Opinion

Are Rich Charities Getting Richer, While Poor Charities Become Poorer?

By | Aug 13, 2012

Full Money Jar Next to Empty Money JarI am no longer surprised when I receive an email from a nonprofit group announcing their dissolution of operations. More and more charity groups are going out of business. Typically, these organizations are small, with little capacity to weather this current economic storm.

Here in Los Angeles, a coalition that fought for the rights of our impoverished neighbors is now gone. A decades-old group that helped runaway youth, a homeless shelter for adults, a group that supported LGBT youth…they all closed their doors in the past few years.

Of course, everyone has been hit hard by this economy. From middle-class families who own homes, to people struggling to survive on public benefits. From cities filing for bankruptcy, to human services agencies barely making payroll.

The fight to survive is in full force everywhere. Except for within one specific group of charities.

Large charities are, actually, thriving. In fact, bigger, mostly nation-wide, organizations are seeing an increase in donations, up to 5% in the past year.

When you think about it, this makes sense. National charities with larger budgets have the capacity to hire fundraising and marketing professionals who spend all of their time increasing the organization’s revenue. Smaller local organizations can often barely pay their existing program staff, let alone hire additional people to focus solely on fundraising.

Add to this the “bigger is better” phenomenon, in which most large philanthropic foundations provide grants for the programs that serve people but not for administrative costs. In other words, foundations like to pay for social workers and program staff, but not for human resources or, worse, fundraising staff.

Larger agencies have the capacity to raise funds elsewhere to cover administration and overhead. Smaller agencies are able to raise money for their programs and services, but go out of business because they cannot afford the bookkeeper, the director, or the electricity bill.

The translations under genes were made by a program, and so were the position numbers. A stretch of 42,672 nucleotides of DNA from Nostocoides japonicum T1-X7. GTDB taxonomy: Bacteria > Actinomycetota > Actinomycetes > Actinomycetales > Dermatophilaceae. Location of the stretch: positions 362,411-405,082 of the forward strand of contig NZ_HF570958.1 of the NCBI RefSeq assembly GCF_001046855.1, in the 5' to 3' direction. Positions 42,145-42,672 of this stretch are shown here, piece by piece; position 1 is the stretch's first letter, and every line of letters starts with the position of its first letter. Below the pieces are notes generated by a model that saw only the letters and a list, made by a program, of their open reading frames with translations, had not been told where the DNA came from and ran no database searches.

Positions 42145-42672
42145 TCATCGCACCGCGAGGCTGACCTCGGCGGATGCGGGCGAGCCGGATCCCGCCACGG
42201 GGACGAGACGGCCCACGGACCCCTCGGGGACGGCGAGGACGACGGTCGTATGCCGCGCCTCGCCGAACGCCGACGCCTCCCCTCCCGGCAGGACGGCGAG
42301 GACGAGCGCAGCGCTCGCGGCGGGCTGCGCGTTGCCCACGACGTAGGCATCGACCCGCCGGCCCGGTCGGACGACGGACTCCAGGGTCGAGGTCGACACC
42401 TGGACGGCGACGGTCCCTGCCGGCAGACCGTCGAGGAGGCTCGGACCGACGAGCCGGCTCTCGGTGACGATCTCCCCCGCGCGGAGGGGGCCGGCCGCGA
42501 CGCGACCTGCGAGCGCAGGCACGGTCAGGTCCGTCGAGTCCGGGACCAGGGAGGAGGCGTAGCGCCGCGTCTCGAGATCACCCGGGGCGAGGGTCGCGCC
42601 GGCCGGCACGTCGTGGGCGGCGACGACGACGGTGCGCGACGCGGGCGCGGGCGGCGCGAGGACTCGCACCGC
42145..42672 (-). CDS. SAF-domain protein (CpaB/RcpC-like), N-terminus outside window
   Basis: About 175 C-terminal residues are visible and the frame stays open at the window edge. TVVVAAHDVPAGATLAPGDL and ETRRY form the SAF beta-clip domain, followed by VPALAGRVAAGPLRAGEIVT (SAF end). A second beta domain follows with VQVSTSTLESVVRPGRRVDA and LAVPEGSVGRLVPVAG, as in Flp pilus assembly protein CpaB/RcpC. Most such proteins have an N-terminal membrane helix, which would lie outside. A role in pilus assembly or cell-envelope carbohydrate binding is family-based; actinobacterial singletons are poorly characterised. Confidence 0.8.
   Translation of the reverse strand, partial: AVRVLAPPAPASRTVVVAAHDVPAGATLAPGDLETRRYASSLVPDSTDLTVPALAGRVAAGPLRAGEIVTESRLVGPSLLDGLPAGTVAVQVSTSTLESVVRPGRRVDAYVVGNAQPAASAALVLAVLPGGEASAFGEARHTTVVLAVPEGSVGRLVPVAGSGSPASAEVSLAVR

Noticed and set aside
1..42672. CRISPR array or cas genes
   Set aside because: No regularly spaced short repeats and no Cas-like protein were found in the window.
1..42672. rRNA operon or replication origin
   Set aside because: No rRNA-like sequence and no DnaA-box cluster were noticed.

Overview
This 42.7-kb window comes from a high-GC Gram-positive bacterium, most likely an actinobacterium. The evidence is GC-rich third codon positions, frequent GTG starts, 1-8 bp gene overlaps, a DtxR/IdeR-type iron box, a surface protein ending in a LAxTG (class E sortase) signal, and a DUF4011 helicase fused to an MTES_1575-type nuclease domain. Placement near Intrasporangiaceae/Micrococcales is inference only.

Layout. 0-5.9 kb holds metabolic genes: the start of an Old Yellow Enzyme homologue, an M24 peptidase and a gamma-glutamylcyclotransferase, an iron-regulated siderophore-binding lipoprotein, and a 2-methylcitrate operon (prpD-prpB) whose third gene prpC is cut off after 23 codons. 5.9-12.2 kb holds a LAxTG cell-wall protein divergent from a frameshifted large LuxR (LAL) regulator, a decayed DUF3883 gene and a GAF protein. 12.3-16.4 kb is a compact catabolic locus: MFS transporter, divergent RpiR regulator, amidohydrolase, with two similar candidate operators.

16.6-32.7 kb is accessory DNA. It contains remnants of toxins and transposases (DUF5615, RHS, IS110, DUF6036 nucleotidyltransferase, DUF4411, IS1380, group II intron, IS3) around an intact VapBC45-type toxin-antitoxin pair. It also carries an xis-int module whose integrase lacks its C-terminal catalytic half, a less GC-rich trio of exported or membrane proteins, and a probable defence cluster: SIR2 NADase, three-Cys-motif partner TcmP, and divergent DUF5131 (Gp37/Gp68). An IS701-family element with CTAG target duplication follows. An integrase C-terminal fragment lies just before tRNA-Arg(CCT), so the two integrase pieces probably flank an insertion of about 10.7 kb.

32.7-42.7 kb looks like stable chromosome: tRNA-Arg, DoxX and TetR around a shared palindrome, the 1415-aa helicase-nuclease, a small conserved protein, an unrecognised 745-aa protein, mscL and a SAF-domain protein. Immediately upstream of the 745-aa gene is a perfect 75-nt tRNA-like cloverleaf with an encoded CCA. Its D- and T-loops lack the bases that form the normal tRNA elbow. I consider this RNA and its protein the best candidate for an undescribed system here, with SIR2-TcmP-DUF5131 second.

Is this simply a sick Darwinian syndrome that kills off small, local charities because they are not strong enough to survive?

Sadly, that small homeless shelter around the corner, with its few dozen beds and compassionate staff that knows all of their clients’ names, is far better at empowering hurting people than the national organization with no direct connection to the front lines of homelessness other than what local agencies and policymakers tell them.

The Darwinian message from good-hearted donors is simple: I’ll help you pay for food and case workers to help the people sleeping in your shelter beds, but please do not use my donation to pay for electricity, the clerk who writes that case worker’s paycheck, or the Director who is trying to raise unrestricted funds.

On the surface, the message sounds compassionate. But it is killing off small compassionate agencies that have the most street-cred and the best opportunities to change lives.

Foundations continue to embrace this Darwinian message. The United Way in Washington, D.C.  has created a new policy where smaller organizations will not be funded unless they are above a certain minimum threshold of revenue. The threshold is low, but this policy is just another way of directing donations to larger agencies instead. In Washington, D.C., 100 to 150 small charities could lose desperately-needed funding.

Are rich charities getting richer? When the competition for limited funds is won by those with the best fundraising and marketing savvy, the answer is often “yes.”

Are the poorer charities getting poorer? Not only that, they are going out of business.

The sad fact is that not only are smaller charities struggling to survive, but the people they serve are adversely affected as a result. With this in mind, it is safe to say: The poor are getting poorer.

One Comment

  1. Posted Sep 8, 2016 at 8:07 am | Permalink

    Thanks for Sharing !! that small homeless shelter around the corner, with its few dozen beds and compassionate staff that knows all of their clients’ names, is far better at empowering hurting people than the national organization with no direct connection to the front lines of homelessness other than what local agencies and policymakers tell them.